Gilbert Arenas Is Still Complicated, And He’ll Never Quit

Managing Editor, Sports + DIME

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LOS ANGELES – If it’s possible to delete FaceTime off his phone, Gilbert Arenas says he did it, or he found a way to turn that toggle off. He’s still learning Instagram on the fly to immense success as he’s amassed almost 700,000 followers without a major media deal, posting videos around Beverly Hills or his home in the Valley, clips of his No Chill podcast, memes, and of course, footage of himself shooting. He also recently joined the Big3, but was quick to let everyone know he didn’t join the league to pass the ball.

Arenas isn’t the type to relax, and he wouldn’t know how if you asked him to.

The same monomaniacal focus and unique personality turned Arenas into one of the best scorers in the league, earned him notoriety in the pre-social media era as an early pioneer of athlete-first content, and led to an infamous flame out starting with an incident that to this day doesn’t even seem real (bringing loaded guns into the locker room over $1,100 then-teammate Javaris Crittenton owed him following a card game on the team plane).

That was 10 years ago now, and Arenas is still working out his place in the basketball ecosystem. He’s had missteps on social media, including some blatantly sexist Instagram comments in 2015 he never really apologized for, an inexcusable and baffling post about dark-skinned women in 2017, and an ill-planned marketing stunt for his now-defunct Complex show with Mia Khalifa that same year.

Contrition isn’t Arenas’ strong suit, nor is reflecting on the past. It’s part of what molded him into such a fierce competitor, as he wouldn’t back down from anybody, and never remembered a missed shot, instead always focusing on the next one. It’s also what pushed him out of the league almost as quickly as he was elevated to star status in the first place.

If the game is going to remember him fondly as more than a footnote while peers — and friends — like Paul Pierce and Caron Butler get high profile broadcasting gigs, it’s time for him to embrace the parts of Hibachi that made him so beloved as a player, while scaling back (or at least self editing) those misguided attempts at humor or unfiltered discussion that got him here in the first place. Basketball isn’t what it was in 2009. Humor, or what’s perceived as humor, isn’t either. Trolling or otherwise, words have an impact. And if Arenas can’t evolve with the times, he might be left behind.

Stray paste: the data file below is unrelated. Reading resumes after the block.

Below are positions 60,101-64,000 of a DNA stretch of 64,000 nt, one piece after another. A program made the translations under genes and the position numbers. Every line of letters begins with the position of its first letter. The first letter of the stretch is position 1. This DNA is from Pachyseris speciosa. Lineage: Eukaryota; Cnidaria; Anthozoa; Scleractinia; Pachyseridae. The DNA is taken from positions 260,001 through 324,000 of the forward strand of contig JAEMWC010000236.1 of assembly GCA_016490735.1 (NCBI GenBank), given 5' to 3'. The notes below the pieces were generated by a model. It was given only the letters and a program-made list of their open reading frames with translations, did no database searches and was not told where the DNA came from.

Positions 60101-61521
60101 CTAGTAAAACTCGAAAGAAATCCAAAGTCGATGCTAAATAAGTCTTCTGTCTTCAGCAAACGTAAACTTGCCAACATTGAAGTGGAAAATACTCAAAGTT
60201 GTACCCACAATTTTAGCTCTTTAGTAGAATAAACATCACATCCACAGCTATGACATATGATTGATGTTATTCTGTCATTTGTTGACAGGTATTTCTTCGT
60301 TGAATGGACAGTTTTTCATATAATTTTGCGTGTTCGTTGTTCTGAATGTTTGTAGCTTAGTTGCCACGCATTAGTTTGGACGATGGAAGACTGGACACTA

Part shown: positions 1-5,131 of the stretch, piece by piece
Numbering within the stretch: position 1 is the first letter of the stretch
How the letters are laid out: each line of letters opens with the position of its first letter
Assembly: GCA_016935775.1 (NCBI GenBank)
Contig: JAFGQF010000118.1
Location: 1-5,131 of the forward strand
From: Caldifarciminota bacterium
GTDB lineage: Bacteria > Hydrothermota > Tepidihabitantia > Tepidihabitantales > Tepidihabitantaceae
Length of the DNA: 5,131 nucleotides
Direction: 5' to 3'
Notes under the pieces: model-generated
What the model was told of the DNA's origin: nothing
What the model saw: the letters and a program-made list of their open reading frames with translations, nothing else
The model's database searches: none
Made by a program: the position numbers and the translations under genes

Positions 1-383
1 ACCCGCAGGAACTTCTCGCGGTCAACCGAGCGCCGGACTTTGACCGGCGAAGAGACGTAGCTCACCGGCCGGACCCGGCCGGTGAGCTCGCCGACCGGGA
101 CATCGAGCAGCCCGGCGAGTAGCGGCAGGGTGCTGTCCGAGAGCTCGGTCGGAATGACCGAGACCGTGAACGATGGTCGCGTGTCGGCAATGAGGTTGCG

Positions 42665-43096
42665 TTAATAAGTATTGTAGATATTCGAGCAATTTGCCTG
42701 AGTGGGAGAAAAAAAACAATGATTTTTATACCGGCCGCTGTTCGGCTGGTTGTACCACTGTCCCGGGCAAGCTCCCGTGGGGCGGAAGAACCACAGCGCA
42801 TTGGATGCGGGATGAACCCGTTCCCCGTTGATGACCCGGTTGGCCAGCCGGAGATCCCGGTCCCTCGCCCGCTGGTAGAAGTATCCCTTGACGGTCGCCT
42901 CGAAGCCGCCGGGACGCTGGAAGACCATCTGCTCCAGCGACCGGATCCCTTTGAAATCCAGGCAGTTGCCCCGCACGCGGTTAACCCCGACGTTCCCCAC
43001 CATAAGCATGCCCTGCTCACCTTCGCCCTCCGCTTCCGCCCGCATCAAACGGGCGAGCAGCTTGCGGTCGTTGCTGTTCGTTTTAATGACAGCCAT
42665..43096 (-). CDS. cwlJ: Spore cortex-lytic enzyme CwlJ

The podcast is a big part of those efforts. He can still say what he wants — No Chill highly emphasized — about other players and where the game is headed without fear of oversight or the big backing from a network. There will always be a part of Arenas who needs that; the question becomes whether or not saying what he wants is more important to him than being idolized. He’s a star in the Valley, and always will be, after a spectacular career at Ulysses S Grant High School took him to Arizona and onto the NBA. This is home to him, the place where he still gets shots up in the gym every day and plays in weekly card games. Younger players look up to him, and he gives advice to everyone from Shareef O’Neal to Jayson Tatum.

But Agent Zero can be more. He seems like he wants to be more. It starts with balance, channeling the dynamic personality that can be his best asset or enemy depending on the day. Poolside at the home that influencer and motivational speaker Tai Lopez uses for his business operations in Beverly Hills, which doubles as where Arenas records his podcast, the former Wizards star is as blunt as ever.

It’s clear he still has plenty to say. It’s just a matter of whether or not he still has an audience out there who cares to listen.

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